Red Delicious are the Devil... tasteless, meally... evil. Apples should be crisp and clean in flavor, that's why the misnamed 'Delicious' varieties are on the bad (evil) end and crisps and most other varieties are on the good end (edible). Maybe Granny Smiths 'do their own thing' because they are good with peanut butter. 20:59, 30 November 2016 (UTC) >"Red Delicious are the Devil... tasteless, meally... evil." -Where are you buying your apples from?? Could be a mistake in picking properly ripe apples or when not in season.

Red Delicious--Honey Crisp--Regular Apples--Granny Smith--PINK LADY! Sorry! Had to put in a plug for the greatest unknown apple on the planet! They have every great characteristic an apple can have. They're juicy, crunchy, sweet, and sour. The perfect apple! ExternalMonolog (talk) 23:37, 30 November 2016 (UTC)

Pink Lady has to be one of the worst apples around. Seriously. Apart from Golden Delicious. But it's a close call. Let's hear it for Egremont Russet and Worcester Pearmain and a whole lot of other impossible-or-hard-to-find proper varieties. Oooh apple wars, so much more fun than editor wars. 13:12, 1 December 2016 (UTC)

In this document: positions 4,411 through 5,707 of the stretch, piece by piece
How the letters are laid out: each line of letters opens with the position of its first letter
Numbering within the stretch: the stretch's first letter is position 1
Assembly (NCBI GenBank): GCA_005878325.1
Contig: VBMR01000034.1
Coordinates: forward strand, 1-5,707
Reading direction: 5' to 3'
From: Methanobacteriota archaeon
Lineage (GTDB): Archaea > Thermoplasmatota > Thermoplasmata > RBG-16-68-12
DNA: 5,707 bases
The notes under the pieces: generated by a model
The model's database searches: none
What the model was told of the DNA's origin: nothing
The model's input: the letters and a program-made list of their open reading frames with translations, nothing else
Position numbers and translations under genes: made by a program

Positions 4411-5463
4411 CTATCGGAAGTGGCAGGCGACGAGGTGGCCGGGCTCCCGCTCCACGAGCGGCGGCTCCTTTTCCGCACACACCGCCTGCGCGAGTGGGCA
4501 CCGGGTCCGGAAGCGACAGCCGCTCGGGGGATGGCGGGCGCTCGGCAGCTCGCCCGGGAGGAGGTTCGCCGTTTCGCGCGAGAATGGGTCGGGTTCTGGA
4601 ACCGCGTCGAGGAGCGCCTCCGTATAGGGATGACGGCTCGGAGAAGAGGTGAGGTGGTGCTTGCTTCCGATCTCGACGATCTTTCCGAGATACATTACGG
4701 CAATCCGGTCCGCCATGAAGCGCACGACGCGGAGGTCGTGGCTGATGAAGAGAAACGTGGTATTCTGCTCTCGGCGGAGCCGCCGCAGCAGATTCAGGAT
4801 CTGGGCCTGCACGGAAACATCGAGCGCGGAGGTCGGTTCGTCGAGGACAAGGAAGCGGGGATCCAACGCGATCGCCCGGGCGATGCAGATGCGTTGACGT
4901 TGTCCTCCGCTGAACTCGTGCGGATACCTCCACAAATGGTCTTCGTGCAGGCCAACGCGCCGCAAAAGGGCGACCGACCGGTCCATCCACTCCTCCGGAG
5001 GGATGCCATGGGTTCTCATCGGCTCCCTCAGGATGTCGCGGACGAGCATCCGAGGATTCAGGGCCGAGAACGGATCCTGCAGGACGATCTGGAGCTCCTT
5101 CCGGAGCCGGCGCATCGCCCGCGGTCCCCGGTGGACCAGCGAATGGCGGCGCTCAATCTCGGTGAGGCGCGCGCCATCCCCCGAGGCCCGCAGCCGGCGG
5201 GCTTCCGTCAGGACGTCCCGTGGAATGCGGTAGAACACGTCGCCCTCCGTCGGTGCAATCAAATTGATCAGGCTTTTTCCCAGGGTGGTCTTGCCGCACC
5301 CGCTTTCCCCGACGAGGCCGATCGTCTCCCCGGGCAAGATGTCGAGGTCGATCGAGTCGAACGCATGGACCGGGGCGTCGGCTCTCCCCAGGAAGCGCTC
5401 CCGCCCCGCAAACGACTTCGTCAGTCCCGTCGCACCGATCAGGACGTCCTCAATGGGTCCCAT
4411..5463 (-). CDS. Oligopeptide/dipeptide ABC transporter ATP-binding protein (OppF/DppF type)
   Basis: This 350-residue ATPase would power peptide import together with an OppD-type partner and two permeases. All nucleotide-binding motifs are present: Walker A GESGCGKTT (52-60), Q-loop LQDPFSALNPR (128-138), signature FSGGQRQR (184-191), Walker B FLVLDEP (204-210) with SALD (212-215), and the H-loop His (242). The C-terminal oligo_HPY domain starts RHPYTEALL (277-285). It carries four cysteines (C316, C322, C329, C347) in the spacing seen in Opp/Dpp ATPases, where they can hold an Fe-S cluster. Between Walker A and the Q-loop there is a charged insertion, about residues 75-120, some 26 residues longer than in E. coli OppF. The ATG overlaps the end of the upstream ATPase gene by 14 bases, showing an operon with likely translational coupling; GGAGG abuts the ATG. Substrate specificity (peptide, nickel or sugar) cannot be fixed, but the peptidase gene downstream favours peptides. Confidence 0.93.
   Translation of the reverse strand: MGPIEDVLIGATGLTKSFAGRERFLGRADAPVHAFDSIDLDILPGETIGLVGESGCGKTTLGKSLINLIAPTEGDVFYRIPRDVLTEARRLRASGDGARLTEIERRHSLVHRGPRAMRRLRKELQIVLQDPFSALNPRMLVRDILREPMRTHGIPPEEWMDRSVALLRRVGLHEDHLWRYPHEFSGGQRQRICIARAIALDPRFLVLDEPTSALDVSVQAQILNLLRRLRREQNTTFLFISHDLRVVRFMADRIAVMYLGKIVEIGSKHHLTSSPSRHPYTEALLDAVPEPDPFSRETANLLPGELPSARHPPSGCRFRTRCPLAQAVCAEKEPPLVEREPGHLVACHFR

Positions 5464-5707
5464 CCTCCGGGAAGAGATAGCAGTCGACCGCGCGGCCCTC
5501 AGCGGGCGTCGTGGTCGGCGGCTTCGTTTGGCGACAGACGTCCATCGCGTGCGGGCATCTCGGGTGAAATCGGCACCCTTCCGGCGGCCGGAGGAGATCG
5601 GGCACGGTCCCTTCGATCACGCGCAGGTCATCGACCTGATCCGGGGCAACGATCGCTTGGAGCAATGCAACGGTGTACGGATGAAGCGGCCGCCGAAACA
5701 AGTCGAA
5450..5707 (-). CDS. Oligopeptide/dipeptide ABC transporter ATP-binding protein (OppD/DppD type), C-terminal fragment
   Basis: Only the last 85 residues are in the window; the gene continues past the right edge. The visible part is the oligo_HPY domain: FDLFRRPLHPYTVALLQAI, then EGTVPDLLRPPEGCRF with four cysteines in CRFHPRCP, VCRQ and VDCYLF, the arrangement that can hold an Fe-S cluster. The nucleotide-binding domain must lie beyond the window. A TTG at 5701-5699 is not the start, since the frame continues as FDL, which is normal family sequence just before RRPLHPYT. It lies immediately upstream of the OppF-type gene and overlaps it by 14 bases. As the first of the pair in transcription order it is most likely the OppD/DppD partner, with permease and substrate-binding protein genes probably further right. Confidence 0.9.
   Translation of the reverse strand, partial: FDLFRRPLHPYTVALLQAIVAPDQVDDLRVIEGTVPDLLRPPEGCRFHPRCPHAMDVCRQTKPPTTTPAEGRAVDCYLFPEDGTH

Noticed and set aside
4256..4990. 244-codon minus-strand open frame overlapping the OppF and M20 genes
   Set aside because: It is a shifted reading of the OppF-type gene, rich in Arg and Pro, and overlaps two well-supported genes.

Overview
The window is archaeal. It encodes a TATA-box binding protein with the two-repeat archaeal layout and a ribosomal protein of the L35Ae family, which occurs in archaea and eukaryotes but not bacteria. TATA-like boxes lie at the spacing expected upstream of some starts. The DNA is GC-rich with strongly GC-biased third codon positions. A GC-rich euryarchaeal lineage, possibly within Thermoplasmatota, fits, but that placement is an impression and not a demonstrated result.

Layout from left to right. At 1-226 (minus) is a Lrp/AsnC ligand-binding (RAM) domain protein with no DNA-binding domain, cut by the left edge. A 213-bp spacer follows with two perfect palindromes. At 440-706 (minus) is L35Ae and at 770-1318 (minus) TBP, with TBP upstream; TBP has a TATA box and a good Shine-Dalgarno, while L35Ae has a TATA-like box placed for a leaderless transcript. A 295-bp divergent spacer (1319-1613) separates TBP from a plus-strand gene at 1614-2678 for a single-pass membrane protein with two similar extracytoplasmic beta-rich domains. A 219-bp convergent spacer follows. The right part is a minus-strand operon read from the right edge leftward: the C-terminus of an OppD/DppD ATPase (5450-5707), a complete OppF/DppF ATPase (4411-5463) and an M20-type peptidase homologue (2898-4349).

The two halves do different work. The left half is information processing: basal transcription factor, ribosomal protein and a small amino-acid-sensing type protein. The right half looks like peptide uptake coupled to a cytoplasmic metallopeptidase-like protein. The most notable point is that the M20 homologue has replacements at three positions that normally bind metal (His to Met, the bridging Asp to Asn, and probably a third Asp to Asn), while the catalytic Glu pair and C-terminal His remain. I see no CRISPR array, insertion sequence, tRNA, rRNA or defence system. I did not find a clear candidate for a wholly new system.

Granny Smiths

I don't agree that Granny Smiths apples are mainly cooking apples. Bramley are what I would consider a cooking apple, but this may be a UK/USA thing (I'm from the UK) 10:13, 1 December 2016 (UTC)

I came here to say the same thing, I'm also from the UK. 11:28, 1 December 2016 (UTC)

+1 - in the UK at least Granny Smiths are generally eating apples, whilst a bramley. Interestingly though a Bramley is almost exclusively British, and is grown because it has great commercial benefits - able to harvested early, late, stores for months, etc

" Adrian Barlow, CEO of the English Apple and Pear Association, says: “Today, we cannot export Bramleys as the variety is almost unknown outside the UK and will not fit processing machinery overseas. So, the Bramley is more or less exclusive to the UK; elsewhere eating apples are used for cooking. We are unique in having a single-purpose culinary apple. The Bramley will continue to dominate unless a variety with even better commercial qualities is developed.”

" (link : 16:31, 1 December 2016 (UTC)